scam official

Scam of the Week: Not So Official

Sandy Botkin
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If you have been reading my posts regularly, you would have known that no government agency will contact you by email or threaten you with arrest or fines via email or text messages. They use snail mail otherwise known as the ordinary post office.

Scammers are getting wise too. They are sending out VERY authentic looking letters trying to either get money out of you or get some important personal information. Here is a recent example that just occurred to a friend.

She got a letter from her bank, which in this case was PNC, noting that someone tried to hack into her account. They needed her to go online to the url noted in the letter or call someone at the number given in the letter in order to change her password. Obviously, this was a hoax in order to get her password so that they can access her account. I also heard a recent story of someone saying that they got a threatening IRS letter, which noted that the person should call them at the number listed in the letter.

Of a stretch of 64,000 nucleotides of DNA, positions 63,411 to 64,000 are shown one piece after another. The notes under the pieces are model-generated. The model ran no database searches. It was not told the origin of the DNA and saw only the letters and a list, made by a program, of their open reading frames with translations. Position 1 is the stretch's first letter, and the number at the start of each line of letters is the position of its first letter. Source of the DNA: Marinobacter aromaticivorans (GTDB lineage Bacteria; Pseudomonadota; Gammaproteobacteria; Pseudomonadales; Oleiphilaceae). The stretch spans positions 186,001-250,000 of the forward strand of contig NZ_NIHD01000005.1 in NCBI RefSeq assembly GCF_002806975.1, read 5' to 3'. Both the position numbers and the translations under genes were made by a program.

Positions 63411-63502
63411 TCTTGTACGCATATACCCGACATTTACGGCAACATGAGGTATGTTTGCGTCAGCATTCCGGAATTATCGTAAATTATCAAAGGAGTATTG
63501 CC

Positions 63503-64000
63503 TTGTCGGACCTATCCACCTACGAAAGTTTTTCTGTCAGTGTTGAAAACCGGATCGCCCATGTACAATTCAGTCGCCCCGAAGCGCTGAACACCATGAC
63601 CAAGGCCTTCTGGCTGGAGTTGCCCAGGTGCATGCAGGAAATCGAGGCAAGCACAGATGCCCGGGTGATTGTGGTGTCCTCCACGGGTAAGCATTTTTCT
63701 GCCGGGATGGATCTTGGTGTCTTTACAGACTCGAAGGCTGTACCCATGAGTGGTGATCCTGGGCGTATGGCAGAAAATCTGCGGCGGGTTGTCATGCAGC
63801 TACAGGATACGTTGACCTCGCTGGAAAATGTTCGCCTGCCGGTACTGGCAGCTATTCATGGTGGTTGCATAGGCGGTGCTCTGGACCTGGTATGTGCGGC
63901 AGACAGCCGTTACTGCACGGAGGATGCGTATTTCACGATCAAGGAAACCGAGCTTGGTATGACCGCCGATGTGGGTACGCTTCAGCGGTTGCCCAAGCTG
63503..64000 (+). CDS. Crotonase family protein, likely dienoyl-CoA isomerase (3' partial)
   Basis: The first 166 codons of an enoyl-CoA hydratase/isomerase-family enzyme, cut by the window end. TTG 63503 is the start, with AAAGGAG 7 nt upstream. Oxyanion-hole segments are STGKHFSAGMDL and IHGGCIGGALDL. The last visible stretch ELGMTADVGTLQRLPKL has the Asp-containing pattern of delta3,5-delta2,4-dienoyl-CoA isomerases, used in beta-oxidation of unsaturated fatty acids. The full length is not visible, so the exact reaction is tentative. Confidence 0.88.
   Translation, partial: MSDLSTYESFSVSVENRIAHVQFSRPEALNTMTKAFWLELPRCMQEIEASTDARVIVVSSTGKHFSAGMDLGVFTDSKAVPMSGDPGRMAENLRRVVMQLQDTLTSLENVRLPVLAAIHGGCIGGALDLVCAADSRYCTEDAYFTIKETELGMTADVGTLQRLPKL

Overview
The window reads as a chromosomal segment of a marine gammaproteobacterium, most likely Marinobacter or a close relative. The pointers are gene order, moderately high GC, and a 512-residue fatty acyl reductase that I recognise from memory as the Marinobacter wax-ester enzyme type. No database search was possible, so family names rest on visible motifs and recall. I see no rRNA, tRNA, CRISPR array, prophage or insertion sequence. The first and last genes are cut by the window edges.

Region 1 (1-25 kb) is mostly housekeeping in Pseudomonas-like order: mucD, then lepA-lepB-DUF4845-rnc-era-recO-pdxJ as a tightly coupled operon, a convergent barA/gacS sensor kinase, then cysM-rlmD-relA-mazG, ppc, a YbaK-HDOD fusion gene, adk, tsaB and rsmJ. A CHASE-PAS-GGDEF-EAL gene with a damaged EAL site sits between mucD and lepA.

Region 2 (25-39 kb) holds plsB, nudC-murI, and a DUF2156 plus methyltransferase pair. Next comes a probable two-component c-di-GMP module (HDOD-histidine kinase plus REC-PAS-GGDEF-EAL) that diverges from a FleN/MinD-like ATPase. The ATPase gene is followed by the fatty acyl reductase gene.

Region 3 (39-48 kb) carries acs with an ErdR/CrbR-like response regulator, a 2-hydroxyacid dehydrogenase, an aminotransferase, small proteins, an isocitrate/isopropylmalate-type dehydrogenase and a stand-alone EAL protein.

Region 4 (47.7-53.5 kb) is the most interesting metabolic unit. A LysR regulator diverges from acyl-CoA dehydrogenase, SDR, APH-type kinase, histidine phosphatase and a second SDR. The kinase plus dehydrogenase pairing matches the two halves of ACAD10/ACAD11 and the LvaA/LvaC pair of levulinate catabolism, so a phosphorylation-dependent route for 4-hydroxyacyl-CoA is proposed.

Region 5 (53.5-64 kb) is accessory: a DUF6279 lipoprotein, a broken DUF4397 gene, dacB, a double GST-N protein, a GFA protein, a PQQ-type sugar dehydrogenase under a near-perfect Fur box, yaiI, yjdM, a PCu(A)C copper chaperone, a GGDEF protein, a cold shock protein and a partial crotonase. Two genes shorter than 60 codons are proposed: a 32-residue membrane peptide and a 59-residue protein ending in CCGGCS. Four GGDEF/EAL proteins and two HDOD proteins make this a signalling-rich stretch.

If you do get a letter from any government agency or financial institution that you did business with, don’t use the phone number or url given in the letter. Look up the phone number for the organization and call them directly.

Yes, it is sad that we have to be this careful and can’t even rely on letters sent to us. However, an extra bit of caution can save you a HUGE amount of hassle.

(Editors Note: Be sure to exercise this caution when dealing with “official” emails as well.)

Forewarned is forearmed.

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